29th May
2009
written by Steph
Zzzzzz

Zzzzzz

I try really hard to give every book a fair chance before forsaking it, because I really am loathe to leave books unfinished.  But sometimes you just have to acknowledge that a book isn’t doing it for you and part ways.  One thing I really liked in Nancy Pearl’s Booklust series is the sentiment that it’s all well and good to give a book a fair shot, but there’s no point sticking it out to the bitter end if indeed the end will be bitter for you:
“One of my strongest-held beliefs is that no one should ever finish a book that they’re not enjoying, no matter how popular or well-reviewed the book is.  Believe me, nobody is going to get any points in heaven by slogging their way through a book they aren’t enjoying but think they ought to read.”
I feel I gave The Theory of Clouds a good run before deciding to put it down for good.  Rather than subscribing to the Rule of Fifty, I gave this book 75 pages before concluding it just wasn’t for me.  I had hoped for a book suffused with elegant poetry and thoughtful contemplation, but instead, the writing often felt trite and staid.  The back cover suggested the book would revolve around a Japanese designer living in Paris who has developed a fascination with clouds.  He hires a young librarian to track down a fabled tome that is rumored to exist but has never been seen, all the while bringing her up to speed with the history of cloudgazing as well as how clouds have fascinated and stimulated men over the years.  I suppose this synopsis isn’t really disingenuous, but I just felt myself bogged down in fairly uninteresting history a good portion of the time, and was failing to see any kind of coherent plot develop. The balance between non-fiction and fiction just felt too heavily weighted towards the former rather than the latter.  Maybe I just don’t care enough about clouds for them to serve as anything more than metaphors, or maybe contemporary French writing isn’t really my thing (I will say that the story did have a French vibe, which is fitting given the author)… The few sex scenes that were randomly scattered throughout the pages I read felt cerebral yet crude, and it seemed like they were thrown in there just because it’s French and how could the book not include some erotic tidbits? In the end, this just didn’t have enough of a plot to keep me interested, and neither the writing nor the ideas were sufficiently captivating to me either.  This book kind of gave me a similar vibe to The Unbearable Lightness of Being by Milan Kundera, but without the thought-provoking philosophy and transcendence.  With that in mind, I wouldn’t say this is a terrible book, just that it wasn’t a good fit for me.  It’s a shame this didn’t live up to its gorgeous cover! Question: Do you feel compelled to finish every book you start, or are you willing to abandon ship?  How do you go about deciding to leave a book unfinished?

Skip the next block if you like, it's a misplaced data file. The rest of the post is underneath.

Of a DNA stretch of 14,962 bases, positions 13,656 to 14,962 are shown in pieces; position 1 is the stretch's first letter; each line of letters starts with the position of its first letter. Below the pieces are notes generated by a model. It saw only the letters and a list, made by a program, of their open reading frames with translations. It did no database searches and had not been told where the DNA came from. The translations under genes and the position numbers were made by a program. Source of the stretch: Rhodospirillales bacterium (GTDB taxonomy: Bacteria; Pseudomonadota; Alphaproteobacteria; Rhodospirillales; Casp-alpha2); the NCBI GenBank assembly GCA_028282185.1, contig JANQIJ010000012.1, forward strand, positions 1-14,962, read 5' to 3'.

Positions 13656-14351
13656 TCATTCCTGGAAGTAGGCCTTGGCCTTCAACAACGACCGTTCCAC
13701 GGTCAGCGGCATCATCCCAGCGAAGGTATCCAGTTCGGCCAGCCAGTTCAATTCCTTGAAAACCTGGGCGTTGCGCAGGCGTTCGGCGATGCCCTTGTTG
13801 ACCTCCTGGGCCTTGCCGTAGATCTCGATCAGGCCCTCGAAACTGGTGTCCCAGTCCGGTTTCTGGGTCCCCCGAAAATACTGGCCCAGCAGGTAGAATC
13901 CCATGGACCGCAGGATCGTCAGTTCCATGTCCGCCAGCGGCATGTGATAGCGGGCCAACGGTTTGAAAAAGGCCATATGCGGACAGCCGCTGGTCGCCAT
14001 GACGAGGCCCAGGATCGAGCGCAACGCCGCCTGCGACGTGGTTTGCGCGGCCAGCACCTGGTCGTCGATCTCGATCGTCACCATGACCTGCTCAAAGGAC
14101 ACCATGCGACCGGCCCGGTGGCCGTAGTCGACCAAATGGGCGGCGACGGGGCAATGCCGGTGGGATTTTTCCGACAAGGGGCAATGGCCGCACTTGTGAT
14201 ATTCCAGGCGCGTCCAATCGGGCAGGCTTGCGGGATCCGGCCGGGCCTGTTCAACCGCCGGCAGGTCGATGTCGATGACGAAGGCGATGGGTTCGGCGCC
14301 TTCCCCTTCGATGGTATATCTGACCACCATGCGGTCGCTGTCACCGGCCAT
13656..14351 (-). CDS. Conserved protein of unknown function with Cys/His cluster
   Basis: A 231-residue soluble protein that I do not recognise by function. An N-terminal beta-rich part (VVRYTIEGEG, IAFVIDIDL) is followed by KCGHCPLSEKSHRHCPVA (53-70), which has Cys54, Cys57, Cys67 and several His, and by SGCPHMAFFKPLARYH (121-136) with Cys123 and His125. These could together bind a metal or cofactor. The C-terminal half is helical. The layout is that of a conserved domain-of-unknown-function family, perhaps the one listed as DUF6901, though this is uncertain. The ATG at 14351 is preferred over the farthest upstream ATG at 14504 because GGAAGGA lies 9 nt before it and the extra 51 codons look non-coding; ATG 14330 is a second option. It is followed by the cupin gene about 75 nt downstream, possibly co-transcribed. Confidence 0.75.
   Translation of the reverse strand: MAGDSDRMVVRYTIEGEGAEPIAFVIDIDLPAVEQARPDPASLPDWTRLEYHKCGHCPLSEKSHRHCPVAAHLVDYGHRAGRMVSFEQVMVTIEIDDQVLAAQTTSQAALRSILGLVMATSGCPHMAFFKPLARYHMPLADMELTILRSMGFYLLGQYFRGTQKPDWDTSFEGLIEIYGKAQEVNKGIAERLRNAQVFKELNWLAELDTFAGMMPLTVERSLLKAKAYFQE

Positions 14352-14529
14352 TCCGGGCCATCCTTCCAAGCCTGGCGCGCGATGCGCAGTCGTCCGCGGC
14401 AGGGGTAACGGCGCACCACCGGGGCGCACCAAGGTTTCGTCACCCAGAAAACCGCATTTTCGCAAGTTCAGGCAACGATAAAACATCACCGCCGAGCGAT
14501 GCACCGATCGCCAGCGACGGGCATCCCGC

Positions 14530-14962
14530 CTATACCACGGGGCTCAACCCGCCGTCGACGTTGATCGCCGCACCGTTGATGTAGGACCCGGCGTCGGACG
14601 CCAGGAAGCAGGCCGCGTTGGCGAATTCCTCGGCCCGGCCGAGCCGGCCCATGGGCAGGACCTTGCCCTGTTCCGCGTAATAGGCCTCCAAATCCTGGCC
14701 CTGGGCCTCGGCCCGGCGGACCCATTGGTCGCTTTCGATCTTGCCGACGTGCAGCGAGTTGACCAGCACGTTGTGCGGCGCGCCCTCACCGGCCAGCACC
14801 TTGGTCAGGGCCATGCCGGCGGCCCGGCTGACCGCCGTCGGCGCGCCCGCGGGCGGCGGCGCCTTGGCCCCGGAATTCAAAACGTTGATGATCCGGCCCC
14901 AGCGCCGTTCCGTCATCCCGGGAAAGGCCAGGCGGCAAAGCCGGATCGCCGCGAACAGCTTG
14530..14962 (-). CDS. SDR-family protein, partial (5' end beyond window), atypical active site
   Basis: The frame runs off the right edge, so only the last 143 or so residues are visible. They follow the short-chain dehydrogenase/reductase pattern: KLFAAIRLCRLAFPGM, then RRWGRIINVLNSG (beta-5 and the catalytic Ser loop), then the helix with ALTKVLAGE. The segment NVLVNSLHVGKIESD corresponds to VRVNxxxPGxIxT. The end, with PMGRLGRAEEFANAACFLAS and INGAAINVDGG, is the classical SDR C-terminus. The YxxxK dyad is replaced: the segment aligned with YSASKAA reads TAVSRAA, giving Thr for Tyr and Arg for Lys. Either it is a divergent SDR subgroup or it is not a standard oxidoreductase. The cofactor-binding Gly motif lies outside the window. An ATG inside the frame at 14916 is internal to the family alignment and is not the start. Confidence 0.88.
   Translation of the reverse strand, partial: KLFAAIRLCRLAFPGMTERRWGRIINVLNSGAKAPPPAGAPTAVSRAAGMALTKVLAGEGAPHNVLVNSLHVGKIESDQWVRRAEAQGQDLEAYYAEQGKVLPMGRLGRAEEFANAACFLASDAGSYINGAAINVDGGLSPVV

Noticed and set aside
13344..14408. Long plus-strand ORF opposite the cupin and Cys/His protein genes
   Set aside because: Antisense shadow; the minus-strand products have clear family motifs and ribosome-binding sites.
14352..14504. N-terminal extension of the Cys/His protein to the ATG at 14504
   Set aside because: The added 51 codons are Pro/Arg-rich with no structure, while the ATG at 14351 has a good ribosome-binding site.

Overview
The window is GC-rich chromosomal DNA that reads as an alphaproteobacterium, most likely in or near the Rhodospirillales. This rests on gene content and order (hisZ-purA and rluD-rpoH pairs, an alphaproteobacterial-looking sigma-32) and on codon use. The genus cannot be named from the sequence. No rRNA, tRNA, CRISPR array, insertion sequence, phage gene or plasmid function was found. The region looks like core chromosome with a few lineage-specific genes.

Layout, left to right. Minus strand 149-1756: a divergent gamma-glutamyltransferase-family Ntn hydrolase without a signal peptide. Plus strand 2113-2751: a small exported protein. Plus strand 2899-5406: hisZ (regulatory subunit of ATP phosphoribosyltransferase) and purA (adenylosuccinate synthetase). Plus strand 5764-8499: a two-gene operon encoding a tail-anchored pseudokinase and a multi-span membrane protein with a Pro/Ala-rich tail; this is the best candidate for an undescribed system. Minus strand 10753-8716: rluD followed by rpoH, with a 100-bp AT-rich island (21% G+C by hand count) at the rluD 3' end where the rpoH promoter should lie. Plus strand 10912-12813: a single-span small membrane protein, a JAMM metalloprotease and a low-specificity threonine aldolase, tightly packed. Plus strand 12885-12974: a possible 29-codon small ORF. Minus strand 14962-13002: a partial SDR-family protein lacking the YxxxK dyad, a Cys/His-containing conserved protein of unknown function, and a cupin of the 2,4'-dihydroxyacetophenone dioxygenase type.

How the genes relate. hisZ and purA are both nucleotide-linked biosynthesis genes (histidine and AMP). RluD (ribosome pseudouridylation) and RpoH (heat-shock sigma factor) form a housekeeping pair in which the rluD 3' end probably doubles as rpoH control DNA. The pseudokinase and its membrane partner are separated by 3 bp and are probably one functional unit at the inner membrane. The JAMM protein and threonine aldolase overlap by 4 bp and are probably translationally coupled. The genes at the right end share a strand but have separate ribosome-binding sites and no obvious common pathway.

16th January
2009
written by Steph
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Since delving into the online book reading community, I’ve come across a few sites that offer members the opportunity to read and review “Advance Reader Copies” (ARC). I figured what could be better than having free books shipped to my door, and eagerly signed up for the titles that looked interesting. Eve is the second such book that I’ve actually snagged in such a way, and is due out in bookstores on Jan 27, 2009. Eve is a retelling of the story of Adam & Eve, tracing their time together in the Garden, their fall, and their life thereafter. It is told through the eyes of Eve, as well as her three daughters, Naava, Aya, and Dara. Eve’s story is told largely in retrospect, while her daughters collectively tell the family’s story beginning at a later date, beginning around the time the family encounters an encroaching civilization, one that is polytheistic at that. (more…)